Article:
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Broker Offers Advice To Investors


From NPR News, this is All Things Considered. I'm Michele Norris.


And I'm Robert Siegel. How are small investors reacting to the turbulent financial news of the day? Well, this morning President Bush tried to build confidence, contrasting short-term difficulties with long-term strengths.

President GEORGE W. BUSH: As policymakers, we're focused on the health of the financial system as a whole. In the short run, adjustments in the financial markets can be painful, both for the people concerned about their investments and for the employees of the affected firms. In the long run, I'm confident that our capital markets are flexible and resilient and can deal with these adjustments.

SIEGEL: We're going to hear now what people are telling Juli Niemann who works in St. Louis as an analyst for Smith, Moore and Company. Welcome back to the program, Juli Niemann.

Ms. JULI NIEMANN (Analyst, Smith, Moore and Company): Thank you.

SIEGEL: And first question, are you getting more calls there from clients these days than you do normally?

Ms. NIEMANN: Absolutely. Every time we get one more shoe dropping on Wall Street - and this tends to be a centipede, so it's one shoe after another - the calls start coming in. How much further is it going?

SIEGEL: Is that the question this morning, how much further is it going?

Ms. NIEMANN: That's right. Everybody wants to or thinks that they're going to hear a thud, you know, when Wall Street basically hits bottom. Unfortunately, these things take time to play out. That's what we're seeing now. We have not hit what technology experts in the markets would say capitulation. That hasn't happened yet. Capitulation is typically when fear gets so palpable that people just basically, get me out at any cost, jettison the portfolios, start screaming. And that's exactly what happened in 2002, 2003.

SIEGEL: And this week, were you starting to hear that at all this morning?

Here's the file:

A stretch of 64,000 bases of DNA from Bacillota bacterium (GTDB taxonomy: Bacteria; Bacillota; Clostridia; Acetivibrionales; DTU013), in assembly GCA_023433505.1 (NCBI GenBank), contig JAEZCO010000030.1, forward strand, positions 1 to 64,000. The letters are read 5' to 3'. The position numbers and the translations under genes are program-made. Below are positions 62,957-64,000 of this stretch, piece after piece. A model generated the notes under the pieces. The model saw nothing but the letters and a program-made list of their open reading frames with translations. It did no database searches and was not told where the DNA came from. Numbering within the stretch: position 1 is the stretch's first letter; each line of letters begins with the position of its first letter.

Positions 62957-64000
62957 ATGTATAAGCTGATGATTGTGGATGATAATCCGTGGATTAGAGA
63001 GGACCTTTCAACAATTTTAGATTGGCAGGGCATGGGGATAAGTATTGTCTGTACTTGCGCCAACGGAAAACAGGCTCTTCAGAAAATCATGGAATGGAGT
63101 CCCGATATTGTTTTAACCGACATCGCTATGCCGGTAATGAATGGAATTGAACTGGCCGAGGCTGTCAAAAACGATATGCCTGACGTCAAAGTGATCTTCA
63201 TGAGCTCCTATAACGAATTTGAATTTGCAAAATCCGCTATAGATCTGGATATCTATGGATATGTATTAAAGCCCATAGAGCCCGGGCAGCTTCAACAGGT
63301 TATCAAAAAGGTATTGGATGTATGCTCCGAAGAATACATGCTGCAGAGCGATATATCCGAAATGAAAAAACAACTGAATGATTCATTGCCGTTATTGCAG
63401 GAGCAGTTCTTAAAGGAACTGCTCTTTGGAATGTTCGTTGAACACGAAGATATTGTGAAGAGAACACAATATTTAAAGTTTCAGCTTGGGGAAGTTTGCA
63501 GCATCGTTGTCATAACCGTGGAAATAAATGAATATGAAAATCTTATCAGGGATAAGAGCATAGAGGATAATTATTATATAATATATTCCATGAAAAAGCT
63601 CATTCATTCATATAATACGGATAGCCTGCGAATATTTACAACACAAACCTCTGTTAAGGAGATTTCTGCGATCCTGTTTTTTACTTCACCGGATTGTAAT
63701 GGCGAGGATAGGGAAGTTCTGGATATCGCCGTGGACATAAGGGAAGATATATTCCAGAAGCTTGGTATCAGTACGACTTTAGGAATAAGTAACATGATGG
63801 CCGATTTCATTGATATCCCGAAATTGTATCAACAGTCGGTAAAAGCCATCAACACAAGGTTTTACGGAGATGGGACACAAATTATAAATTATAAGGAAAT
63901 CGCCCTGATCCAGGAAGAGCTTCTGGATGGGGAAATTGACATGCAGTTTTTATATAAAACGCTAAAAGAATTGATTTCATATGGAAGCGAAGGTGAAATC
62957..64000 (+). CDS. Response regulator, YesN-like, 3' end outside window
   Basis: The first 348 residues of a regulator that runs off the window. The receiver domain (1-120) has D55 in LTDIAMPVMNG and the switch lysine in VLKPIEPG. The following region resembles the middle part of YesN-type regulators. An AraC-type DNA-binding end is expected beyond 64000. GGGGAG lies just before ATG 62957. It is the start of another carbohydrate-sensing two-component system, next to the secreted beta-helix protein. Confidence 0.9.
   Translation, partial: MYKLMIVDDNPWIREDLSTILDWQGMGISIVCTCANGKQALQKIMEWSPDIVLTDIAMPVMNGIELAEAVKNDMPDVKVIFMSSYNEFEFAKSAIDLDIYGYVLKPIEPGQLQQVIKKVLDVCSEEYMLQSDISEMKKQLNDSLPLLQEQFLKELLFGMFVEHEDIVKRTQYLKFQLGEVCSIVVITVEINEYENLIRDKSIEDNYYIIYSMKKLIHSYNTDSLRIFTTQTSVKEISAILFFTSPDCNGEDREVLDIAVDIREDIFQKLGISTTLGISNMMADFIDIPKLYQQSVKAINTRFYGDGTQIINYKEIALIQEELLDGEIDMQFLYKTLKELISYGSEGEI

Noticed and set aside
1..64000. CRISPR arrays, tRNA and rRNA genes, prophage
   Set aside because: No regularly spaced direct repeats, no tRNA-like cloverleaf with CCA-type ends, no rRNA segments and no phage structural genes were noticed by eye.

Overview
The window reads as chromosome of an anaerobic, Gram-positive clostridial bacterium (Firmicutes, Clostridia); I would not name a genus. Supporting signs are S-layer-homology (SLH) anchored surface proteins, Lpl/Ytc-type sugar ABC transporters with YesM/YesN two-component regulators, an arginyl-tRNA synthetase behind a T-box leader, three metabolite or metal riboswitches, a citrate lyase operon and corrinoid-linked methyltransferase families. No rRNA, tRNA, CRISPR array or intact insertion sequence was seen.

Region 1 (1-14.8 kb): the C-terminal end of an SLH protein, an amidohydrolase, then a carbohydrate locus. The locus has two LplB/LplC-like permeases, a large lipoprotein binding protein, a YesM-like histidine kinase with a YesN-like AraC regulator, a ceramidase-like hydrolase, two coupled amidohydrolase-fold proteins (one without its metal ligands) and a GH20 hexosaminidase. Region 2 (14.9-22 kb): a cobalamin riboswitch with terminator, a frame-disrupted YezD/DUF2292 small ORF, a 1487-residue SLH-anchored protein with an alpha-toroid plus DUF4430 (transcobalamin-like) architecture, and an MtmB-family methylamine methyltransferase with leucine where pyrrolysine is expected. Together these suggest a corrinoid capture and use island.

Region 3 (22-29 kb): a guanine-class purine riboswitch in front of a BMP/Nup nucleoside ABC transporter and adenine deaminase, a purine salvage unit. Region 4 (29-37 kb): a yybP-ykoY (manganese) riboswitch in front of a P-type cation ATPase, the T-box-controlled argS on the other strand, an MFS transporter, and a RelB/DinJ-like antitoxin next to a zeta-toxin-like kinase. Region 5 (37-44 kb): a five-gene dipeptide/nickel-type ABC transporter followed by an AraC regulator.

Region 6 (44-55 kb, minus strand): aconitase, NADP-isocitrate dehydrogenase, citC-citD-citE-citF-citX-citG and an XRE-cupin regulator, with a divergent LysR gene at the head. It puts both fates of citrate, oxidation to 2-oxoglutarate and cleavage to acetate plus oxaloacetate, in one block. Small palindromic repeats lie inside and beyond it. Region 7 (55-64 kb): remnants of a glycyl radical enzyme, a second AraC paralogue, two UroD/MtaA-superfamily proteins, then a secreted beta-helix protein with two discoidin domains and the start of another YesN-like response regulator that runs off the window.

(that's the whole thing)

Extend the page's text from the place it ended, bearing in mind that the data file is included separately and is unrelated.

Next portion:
Ms. NIEMANN: I'm beginning to hear somewhat of it. People for the most part have been willing to hang on, not only that, but want to do some bargain buying, especially in the financials. And basically what you have to do is tell them to sit down, keep a cool head, it's not over by a long shot. And just discouraging the bargain buying was a tough thing. And now it's going to be discouraging all the panic selling.

SIEGEL: And this to you is not yet a go-to-cash moment.

Ms. NIEMANN: No, it's not. We're way past that. At this point, we're heading into probably a whole bottoming portion of the market here. The market always recovers before the economy does. How deep this recession is going to be, how much of a global recession it's going to be, is still a ways to play out here. But the market will anticipate recovery by about six months, perhaps even a little bit longer, when the recovery will start. We're not in that mode yet, but it's way too late to abandon ship.

SIEGEL: You work for a brokerage?

Ms. NIEMANN: Yes, I do.

SIEGEL: Probably the most famous brokerage name in the country, Merrill Lynch, was bought over the weekend by Bank of America. And I've heard people talk about the notion of consolidation, that the financial sector is just bloated. The president of bank of America says half of the banks in this country will probably fold in the next year or two. Does that make sense to you that however many shrewd people and wise people may be in financial services, there are too many companies trying to make money off of what is a more limited sector than all that?

Ms. NIEMANN: Well, at one point everybody was talking about we're going to have one-stop financial shopping. That was at Citicorp, and they were going to be all things to all people. We have insurance, we have investments, we have banking. Sears was even going to get into the one-stop financial services at one point. So there was going to be a huge consolidation throughout the industry. Then we had the second wave when that didn't work of it's going to be only big banks, and they will have every single opening, no matter where you are. It's the death of the little bank.

The amazing thing about this is they've done studies over the years about consolidation within industries and the bigger you are, the more difficult it is to make money and to respond to market conditions. And then you start the process of getting smaller again. Smaller and medium size companies actually do have a capability of making good money long term simply because they can react to financial conditions as it occurs rather than reacting to top corporate management who is always the last to know what's going on.

SIEGEL: So this actually is a great time to be working for a relatively small brokerage and to be able to point to the foibles of these names that everybody's known of for decades.

Ms. NIEMANN: Well, there's thin consolation in saying "nyah nyah" to the big boys, simply because what happens to them falls out throughout the entire economy and to all the rest of us. It's a black eye for everybody.

SIEGEL: Well, Juli Niemann, thanks a lot for talking with us today.

Ms. NIEMANN: Thank you.

SIEGEL: Analyst Juli Niemann who works for Smith, Moore and Company brokerage in St. Louis. Transcript provided by NPR, Copyright NPR.

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